Transcription: Charles Keefer; Biographical Sketches of Old Settlers and Prominent People of Wisconsin

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Transcription of biography of Charles Keefer from “Biographical Sketches of Old Settlers and Prominent People of Wisconsin.”

Excerpt from:

Biographical Sketches

of

OLD SETTLERS

and

PROMINENT PEOPLE

of

….WISCONSIN….

_____

Vol. I.

_____

Waterloo, Wis.,

Huffman & Hyer,

Publishers.

1899.

_________________________________________________

CHARLES KEEFER

Charles Keefer Bio: Biographical Sketches of Old Settlers and Prominent People of Wisconsin
Charles Keefer Bio: Biographical Sketches of Old Settlers and Prominent People of Wisconsin.

AMONG the class of hardy pioneers who left their Ohio homes, ” where they were surrounded by the comforts of life and social 31 privileges, and emigrated to what was at that time the Territory of “Wisconsin, was Christian W. and his wife Mary (Jacques) Keefer. He was born in Pennsylvania October 1, 1811, and “while yet a young man removed to Geauga County, Ohio, where he met and married his wife October 5, 1836. She was born in New York May 11, 1816, but removed to Geauga County, Ohio, with her parents while quite young. Mr. Keefer learned the tailor trade, and followed that occupation for over twenty years, when, becoming wearied of such a sedentary life, he resolved to try his fortune in Wisconsin. Accordingly, in the spring of 1847, with his wife and family he started West, settling in the town of Elba, Dodge county, Wisconsin, where they lived with their family for many years. In a new country like this was at that time, they had many trials, hardships and privations to endure in order to clear up the wild land and bring it from a state of nature to a condition highly productive. But they battled with all the difficulties that met them on every hand, and with strong, brave hearts succeeded in bringing order out of what seemed a chaos. Their family consisted of ten children. eight sons and two daughters, namely: William Henry Harrison, born September 23, 1837, married Lida A. Hopkins, now lives at Columbus, Wisconsin; Francis Elmer, born October 8, 1839, married Ella Hopkins, died in the Civil War; Lenard Scott, born December 6, 1841, married May Rose, now living at Dell Rapids, South Dakota; Thomas, born June 21. 1843, died in infancy; Comfort B., born October 7, 1846, died at the age 16 years; Mary E., born January 20, 1849, married Charles G. Blythe, now living in Lawrenceburg, Tennessee; Lorinda, born January 15, 1851, married A. K. M. Pomeroy, now living at Lotis, Wisconsin; Harmon, born January 22, 1853, married Amelia Waddell, now living at Beaver Dam, Wisconsin; Clay, born October 1, 1856, married Clara Bromley, now resides at Beaver Dam, Wisconsin.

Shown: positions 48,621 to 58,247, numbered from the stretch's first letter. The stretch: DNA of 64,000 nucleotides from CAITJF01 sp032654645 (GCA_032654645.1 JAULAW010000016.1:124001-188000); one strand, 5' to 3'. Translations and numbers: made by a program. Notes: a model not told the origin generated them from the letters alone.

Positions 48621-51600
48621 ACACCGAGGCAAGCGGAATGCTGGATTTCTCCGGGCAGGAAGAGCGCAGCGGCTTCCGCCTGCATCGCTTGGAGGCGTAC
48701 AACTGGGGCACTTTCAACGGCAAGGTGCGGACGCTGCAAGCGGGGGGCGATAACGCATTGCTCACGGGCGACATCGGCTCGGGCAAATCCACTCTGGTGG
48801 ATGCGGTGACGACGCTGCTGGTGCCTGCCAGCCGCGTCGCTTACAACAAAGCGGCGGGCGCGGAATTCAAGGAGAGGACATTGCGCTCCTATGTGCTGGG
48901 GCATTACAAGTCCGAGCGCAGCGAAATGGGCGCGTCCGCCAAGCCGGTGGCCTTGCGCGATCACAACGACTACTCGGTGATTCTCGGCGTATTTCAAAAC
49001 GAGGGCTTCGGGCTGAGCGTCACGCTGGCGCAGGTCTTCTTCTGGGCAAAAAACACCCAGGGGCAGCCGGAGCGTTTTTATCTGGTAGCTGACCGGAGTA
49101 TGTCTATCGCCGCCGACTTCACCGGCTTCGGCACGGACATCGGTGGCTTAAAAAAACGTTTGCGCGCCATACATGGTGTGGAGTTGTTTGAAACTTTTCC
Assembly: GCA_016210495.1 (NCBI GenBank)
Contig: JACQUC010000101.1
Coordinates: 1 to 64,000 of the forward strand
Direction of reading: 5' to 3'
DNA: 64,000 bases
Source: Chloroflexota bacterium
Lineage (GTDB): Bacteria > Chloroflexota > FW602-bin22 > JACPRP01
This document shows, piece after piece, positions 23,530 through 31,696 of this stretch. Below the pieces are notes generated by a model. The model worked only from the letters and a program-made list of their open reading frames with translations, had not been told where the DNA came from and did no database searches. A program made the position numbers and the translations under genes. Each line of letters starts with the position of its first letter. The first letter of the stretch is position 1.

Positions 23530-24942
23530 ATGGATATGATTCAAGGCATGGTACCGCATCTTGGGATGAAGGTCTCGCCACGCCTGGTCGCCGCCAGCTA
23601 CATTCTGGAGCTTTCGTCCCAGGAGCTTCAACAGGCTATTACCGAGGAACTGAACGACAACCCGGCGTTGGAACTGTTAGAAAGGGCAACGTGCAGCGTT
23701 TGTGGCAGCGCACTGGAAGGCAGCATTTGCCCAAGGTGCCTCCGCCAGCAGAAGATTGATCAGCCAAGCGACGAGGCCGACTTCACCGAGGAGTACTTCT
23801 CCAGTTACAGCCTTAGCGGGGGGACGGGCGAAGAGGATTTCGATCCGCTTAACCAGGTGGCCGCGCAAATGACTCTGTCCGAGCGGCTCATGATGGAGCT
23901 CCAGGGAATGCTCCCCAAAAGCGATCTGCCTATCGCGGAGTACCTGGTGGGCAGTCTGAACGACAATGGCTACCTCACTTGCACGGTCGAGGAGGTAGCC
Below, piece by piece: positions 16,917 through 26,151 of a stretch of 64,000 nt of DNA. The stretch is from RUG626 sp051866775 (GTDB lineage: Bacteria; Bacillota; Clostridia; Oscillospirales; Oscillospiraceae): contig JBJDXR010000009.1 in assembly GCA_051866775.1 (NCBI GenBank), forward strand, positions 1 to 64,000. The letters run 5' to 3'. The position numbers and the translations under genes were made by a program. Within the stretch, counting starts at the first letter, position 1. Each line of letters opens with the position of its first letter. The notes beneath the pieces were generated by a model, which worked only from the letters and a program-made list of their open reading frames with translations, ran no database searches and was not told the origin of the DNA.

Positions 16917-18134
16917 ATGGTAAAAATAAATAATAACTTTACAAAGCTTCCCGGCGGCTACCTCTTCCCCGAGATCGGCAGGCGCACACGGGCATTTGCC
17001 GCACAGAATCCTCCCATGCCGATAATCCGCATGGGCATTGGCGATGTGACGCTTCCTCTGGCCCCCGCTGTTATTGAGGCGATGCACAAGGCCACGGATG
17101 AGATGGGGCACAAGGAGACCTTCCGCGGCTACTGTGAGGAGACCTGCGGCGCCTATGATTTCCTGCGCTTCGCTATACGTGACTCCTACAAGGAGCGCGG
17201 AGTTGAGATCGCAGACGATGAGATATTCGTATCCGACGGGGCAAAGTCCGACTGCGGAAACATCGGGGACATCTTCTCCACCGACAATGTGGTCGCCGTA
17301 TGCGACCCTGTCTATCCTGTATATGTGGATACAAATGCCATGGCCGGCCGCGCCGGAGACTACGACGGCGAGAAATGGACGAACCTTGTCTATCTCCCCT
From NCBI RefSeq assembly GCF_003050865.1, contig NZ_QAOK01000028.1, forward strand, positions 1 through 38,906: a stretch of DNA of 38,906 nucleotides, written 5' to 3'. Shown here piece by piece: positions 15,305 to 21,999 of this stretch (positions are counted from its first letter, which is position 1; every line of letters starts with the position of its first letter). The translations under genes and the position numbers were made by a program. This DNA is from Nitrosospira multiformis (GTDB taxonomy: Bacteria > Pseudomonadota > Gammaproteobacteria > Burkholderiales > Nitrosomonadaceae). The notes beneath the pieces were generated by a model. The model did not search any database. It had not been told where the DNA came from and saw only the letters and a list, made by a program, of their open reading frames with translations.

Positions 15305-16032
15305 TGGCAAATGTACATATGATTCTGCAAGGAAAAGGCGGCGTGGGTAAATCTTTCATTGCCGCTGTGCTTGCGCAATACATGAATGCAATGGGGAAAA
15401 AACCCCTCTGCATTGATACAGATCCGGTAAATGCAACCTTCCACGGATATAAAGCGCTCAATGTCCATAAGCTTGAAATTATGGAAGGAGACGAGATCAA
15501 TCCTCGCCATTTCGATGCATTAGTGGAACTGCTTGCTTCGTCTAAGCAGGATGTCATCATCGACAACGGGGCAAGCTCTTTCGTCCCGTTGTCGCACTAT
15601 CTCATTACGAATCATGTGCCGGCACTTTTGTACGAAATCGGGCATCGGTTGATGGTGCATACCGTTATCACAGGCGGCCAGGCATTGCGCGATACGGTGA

Charles, born November 25, 1854, on the old homestead in the town of Elba, where he still resides, having married Miss Eva Roberts of Columbus December 11, 1878, who was born February 28, 1862. They had three children, Elmer, born September 2, 1880; Marcia, born April 11, 1884, and Laura, born November 20, 1888.

Charles Keefer is recognized as an enterprising and progressive tanner, and a man who from boyhood has taken deep interest in blooded horses, and today is the owner of some very fine speimens (sic) of horse flesh.

After fifteen years of married life death entered Mr. Keefer’s happy home and took the wife and mother, who died August 27, 1893, and who is buried at Columbus. He then struggled for several years alone to keep his little family together, when, November 25, 1896, he married Miss Elizabeth Smith of Elba, Wisconsin, who was born September 25, 1851, and was the daughter of Edward Smith. She has proven herself a kind, companionable, industrious and hospitable wife, and a good mother to his children.

In 1874 Christian Keefer and wife moved from the old homestead, taking up their residence in Beaver Dam, Wisconsin, where he died June 27, 1885. In September, 1898, Mrs. Keefer (or grandma as she was called) went back to the farm to live with her son, Charles, who, aided by his faithful wife, spared no pains in making the dear old mother happy and comfortable in her declining years. She was called “home” March 11, 1899, respected and mourned by all who knew her. The funeral services were conducted by Rev. T. S. Johnson, and she was laid beside her husband in the beautiful cemetery, “Oakwood,” at Beaver Dam, Wisconsin.

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